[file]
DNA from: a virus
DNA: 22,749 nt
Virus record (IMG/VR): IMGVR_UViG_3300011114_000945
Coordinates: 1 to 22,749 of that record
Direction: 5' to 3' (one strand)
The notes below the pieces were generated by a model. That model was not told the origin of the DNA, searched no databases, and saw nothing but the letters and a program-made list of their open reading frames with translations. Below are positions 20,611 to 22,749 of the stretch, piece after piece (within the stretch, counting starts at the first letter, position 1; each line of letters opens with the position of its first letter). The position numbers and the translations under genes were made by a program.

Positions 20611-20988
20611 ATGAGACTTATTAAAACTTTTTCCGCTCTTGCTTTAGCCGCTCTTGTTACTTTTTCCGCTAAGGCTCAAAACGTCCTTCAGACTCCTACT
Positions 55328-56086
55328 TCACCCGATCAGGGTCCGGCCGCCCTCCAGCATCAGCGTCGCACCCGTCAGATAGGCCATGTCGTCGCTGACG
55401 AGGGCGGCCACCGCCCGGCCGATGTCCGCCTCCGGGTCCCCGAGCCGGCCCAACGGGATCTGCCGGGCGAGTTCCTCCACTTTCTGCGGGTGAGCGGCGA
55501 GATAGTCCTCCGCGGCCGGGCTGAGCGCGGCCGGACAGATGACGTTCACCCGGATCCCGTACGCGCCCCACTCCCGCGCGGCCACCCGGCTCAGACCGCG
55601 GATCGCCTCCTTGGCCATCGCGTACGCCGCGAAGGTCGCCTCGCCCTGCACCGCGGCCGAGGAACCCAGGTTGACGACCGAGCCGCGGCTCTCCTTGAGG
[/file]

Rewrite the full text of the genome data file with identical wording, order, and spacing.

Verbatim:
DNA from: a virus
DNA: 22,749 nt
Virus record (IMG/VR): IMGVR_UViG_3300011114_000945
Coordinates: 1 to 22,749 of that record
Direction: 5' to 3' (one strand)
The notes below the pieces were generated by a model. That model was not told the origin of the DNA, searched no databases, and saw nothing but the letters and a program-made list of their open reading frames with translations. Below are positions 20,611 to 22,749 of the stretch, piece after piece (within the stretch, counting starts at the first letter, position 1; each line of letters opens with the position of its first letter). The position numbers and the translations under genes were made by a program.

Positions 20611-20988
20611 ATGAGACTTATTAAAACTTTTTCCGCTCTTGCTTTAGCCGCTCTTGTTACTTTTTCCGCTAAGGCTCAAAACGTCCTTCAGACTCCTACT
Positions 55328-56086
55328 TCACCCGATCAGGGTCCGGCCGCCCTCCAGCATCAGCGTCGCACCCGTCAGATAGGCCATGTCGTCGCTGACG
55401 AGGGCGGCCACCGCCCGGCCGATGTCCGCCTCCGGGTCCCCGAGCCGGCCCAACGGGATCTGCCGGGCGAGTTCCTCCACTTTCTGCGGGTGAGCGGCGA
55501 GATAGTCCTCCGCGGCCGGGCTGAGCGCGGCCGGACAGATGACGTTCACCCGGATCCCGTACGCGCCCCACTCCCGCGCGGCCACCCGGCTCAGACCGCG
55601 GATCGCCTCCTTGGCCATCGCGTACGCCGCGAAGGTCGCCTCGCCCTGCACCGCGGCCGAGGAACCCAGGTTGACGACCGAGCCGCGGCTCTCCTTGAGG